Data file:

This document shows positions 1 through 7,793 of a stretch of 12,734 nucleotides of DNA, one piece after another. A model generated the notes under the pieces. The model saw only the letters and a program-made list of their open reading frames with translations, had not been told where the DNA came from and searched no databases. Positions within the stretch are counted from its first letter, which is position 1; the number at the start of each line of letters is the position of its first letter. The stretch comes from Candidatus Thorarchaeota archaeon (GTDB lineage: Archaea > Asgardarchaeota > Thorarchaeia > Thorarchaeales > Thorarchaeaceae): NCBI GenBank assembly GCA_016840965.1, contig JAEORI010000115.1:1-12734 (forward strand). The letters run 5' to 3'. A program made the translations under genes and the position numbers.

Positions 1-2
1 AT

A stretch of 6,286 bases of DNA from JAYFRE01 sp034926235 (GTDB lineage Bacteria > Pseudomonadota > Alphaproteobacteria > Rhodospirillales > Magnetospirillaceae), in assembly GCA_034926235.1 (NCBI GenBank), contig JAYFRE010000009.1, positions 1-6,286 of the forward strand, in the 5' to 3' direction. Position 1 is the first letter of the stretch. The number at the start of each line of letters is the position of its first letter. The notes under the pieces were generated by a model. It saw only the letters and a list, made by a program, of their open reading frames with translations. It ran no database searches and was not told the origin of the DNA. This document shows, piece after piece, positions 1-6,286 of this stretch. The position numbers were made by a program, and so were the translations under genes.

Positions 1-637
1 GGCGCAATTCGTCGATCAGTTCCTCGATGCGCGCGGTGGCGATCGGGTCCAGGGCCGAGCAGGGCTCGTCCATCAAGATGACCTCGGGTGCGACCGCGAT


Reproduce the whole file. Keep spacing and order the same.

This document shows positions 1 through 7,793 of a stretch of 12,734 nucleotides of DNA, one piece after another. A model generated the notes under the pieces. The model saw only the letters and a program-made list of their open reading frames with translations, had not been told where the DNA came from and searched no databases. Positions within the stretch are counted from its first letter, which is position 1; the number at the start of each line of letters is the position of its first letter. The stretch comes from Candidatus Thorarchaeota archaeon (GTDB lineage: Archaea > Asgardarchaeota > Thorarchaeia > Thorarchaeales > Thorarchaeaceae): NCBI GenBank assembly GCA_016840965.1, contig JAEORI010000115.1:1-12734 (forward strand). The letters run 5' to 3'. A program made the translations under genes and the position numbers.

Positions 1-2
1 AT

A stretch of 6,286 bases of DNA from JAYFRE01 sp034926235 (GTDB lineage Bacteria > Pseudomonadota > Alphaproteobacteria > Rhodospirillales > Magnetospirillaceae), in assembly GCA_034926235.1 (NCBI GenBank), contig JAYFRE010000009.1, positions 1-6,286 of the forward strand, in the 5' to 3' direction. Position 1 is the first letter of the stretch. The number at the start of each line of letters is the position of its first letter. The notes under the pieces were generated by a model. It saw only the letters and a list, made by a program, of their open reading frames with translations. It ran no database searches and was not told the origin of the DNA. This document shows, piece after piece, positions 1-6,286 of this stretch. The position numbers were made by a program, and so were the translations under genes.

Positions 1-637
1 GGCGCAATTCGTCGATCAGTTCCTCGATGCGCGCGGTGGCGATCGGGTCCAGGGCCGAGCAGGGCTCGTCCATCAAGATGACCTCGGGTGCGACCGCGAT